China launched a national cloud learning platform on Monday for millions of students who are restricted to their homes over safety concerns arising from the fight against the novel coronavirus outbreak.
As of Wednesday, the novel coronavirus disease (COVID-19) had killed 2,007 people and infected more than 74,000 in the country.
As part of nationwide epidemic control, the authorities postponed the start of the new school semester that was supposed to begin on February 17. A new resumption date has yet to be confirmed.
A project of China's Ministry of Education, the cloud learning platform is open to students in elementary and secondary schools, providing them with free education resources until they can return to their normal classrooms, the ministry said.
Primary and middle schools across the country have to open online curriculum by using official educational websites to ensure that more than 180 million students "are occupied with the guided study at home."
What will the cloud platform offer?
The national platform provides learning resources of six modules: Epidemic prevention education, moral education, special-theme education, curriculum learning, electronic teaching materials and education via film and television.
The curriculum learning module was selected from high-quality learning resources developed nationwide in recent years supplemented by courses newly recorded by teachers in Beijing and other cities.
Based on the nation's curriculum, the platform covers 12 subjects in junior and senior high schools. With 169 lessons released in the first week, more courses will be put online on a weekly basis.
With the support of China's telecom and technology giants, such as China Mobile, China Unicom, and China Telecom, as well as Alibaba, Baidu and Huawei, it ensures that 50 million students can get access to the cloud learning platform simultaneously.
Meanwhile, four channels of China Education Television are broadcasting primary and middle school classes to users across the nation with 75 lessons on air in the first week. The TV network will cover remote areas with weak signals and some places that can't find access to cable TV.
Will online education become a new trend?
Though schools remain closed, universities, schools and educational institutes in different places are offering online services on the basis of their own plans and students' demands.
In Shanghai, all universities, primary and secondary schools will launch e-learning programs from March, according to the Shanghai Municipal Education Commission.
A unified teaching schedule will be adopted on March 2 by all primary and secondary schools in Shanghai, Lu Jing, director of the municipal education commission, told a press conference on virus prevention and control on Tuesday.
Over 1,000 teachers across the city participated in the recording of the online courses, which are being broadcast on 12 TV channels. Students can watch live courses which will be rebroadcast on TV as well as online.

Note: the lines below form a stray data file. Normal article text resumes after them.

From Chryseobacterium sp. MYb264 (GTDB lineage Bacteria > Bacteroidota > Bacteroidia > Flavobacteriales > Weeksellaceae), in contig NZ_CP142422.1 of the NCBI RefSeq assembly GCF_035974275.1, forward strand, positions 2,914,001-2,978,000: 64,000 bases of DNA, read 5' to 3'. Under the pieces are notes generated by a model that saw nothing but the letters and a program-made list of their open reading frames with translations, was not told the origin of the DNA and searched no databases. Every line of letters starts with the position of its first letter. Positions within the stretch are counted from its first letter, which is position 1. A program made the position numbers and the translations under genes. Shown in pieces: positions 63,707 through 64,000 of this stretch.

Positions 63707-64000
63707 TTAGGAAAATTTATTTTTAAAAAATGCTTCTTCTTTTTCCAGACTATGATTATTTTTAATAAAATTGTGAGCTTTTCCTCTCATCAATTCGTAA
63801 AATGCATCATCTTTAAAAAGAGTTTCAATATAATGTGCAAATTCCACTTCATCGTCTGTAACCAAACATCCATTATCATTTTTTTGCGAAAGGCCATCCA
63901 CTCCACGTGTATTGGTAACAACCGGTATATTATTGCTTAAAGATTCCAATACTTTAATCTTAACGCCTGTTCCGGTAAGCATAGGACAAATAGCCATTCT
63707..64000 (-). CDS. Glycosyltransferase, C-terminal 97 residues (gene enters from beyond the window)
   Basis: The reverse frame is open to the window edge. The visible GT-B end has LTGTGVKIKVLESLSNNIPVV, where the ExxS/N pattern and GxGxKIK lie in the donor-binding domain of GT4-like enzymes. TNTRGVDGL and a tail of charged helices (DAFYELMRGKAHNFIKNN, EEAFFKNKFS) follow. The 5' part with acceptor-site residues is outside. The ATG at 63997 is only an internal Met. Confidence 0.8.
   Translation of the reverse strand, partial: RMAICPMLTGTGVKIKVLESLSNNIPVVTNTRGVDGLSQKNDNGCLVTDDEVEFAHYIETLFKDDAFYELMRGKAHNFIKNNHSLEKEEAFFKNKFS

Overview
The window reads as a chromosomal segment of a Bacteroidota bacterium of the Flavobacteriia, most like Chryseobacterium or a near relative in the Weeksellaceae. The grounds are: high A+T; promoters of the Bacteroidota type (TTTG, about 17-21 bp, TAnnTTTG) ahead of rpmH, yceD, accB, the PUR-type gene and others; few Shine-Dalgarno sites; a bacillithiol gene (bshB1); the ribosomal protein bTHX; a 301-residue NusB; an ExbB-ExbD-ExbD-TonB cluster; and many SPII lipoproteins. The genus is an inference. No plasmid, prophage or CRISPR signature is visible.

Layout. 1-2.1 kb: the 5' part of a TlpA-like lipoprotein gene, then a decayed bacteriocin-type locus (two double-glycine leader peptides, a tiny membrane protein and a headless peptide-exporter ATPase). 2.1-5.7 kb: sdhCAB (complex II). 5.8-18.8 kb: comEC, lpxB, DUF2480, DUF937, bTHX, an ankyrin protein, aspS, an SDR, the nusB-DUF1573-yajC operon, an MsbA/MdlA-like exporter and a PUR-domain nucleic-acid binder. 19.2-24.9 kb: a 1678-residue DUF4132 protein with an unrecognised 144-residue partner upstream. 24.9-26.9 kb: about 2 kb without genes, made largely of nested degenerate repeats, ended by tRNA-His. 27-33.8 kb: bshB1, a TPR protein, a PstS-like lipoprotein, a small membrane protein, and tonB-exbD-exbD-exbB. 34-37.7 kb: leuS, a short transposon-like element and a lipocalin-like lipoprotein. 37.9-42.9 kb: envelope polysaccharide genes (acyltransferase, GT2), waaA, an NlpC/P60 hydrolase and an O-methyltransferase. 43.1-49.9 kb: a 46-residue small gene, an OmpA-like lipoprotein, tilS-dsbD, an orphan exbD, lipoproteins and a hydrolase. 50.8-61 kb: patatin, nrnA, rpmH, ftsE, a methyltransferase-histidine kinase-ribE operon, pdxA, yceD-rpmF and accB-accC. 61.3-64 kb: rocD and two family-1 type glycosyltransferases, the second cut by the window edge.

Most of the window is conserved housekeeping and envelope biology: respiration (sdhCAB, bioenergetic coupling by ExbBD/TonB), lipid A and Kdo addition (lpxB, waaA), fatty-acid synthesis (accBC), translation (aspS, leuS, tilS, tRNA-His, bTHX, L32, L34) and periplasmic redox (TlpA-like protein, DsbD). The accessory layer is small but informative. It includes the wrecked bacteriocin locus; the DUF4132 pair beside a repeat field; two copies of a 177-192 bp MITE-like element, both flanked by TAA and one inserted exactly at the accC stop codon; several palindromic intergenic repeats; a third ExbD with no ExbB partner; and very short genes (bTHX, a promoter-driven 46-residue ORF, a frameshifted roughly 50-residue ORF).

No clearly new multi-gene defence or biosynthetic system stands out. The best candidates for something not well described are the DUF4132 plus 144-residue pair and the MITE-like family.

Industry insiders believe that the epidemic has raised public awareness of the importance and urgency of online education. /VCG Photo
Wuhan Municipal Education Commission launched a total of 426 public lectures on Monday with more than one million students and parents watching online.
In Zhengzhou, central China's Henan Province, nearly 200,000 students in the city's Jinshui District entered the online classroom on the original school opening day.
At the same time, online education companies and platforms provide numerous free online courses according to the school plans. Nearly 600,000 teachers have been reportedly using Alibaba-owned DingTalk to conduct their online classes.
Yang Yuyan, a primary school teacher, records an English lesson for an online class in Yinchuan, northwest China's Ningxia Hui Autonomous Region, February 17, 2020. /Xinhua Photo
In 2018, China's online education industry reached a total market size of 230 billion yuan, with a market penetration rate of less than 10 percent. Industry insiders believe that the epidemic has raised public awareness of the importance and urgency of online education.
Semester postponed, but studying should not suffer
Many practitioners consider the platforms as an effective teaching tool and a supportive learning system that are beneficial, and indeed necessary for both teachers and students.
"The epidemic situation poses a challenge to us, but it is also an opportunity to comprehensively promote the digitalization and informatization of teaching," said Qiu Yong, principal of Tsinghua.
Huang Jianbin, a teacher of Peking University, uses online educational system "Classin" to teach physical chemistry in Beijing, February 17, 2020. /Xinhua Photo
Zhang Bingyin, a teacher of the Water Conservancy Department of Tsinghua, said the app also helped test students' mastery of course content, as it can "randomly call the roll to pick students to speak via Tencent's office meeting software."
"You cannot learn English well without continuous reading and listening practice, even for a day," said Cao Wei, an English teacher in Wuhan – the epicenter of the COVID-19 outbreak.
Through an online learning app, she can set the schedule of reading English picture books and stories for students, interact with them online via listening, speaking, dubbing exercises and other methods, and arrange lessons based on the system's intelligent assessment.
"In this way, I can meet my students every day," she added.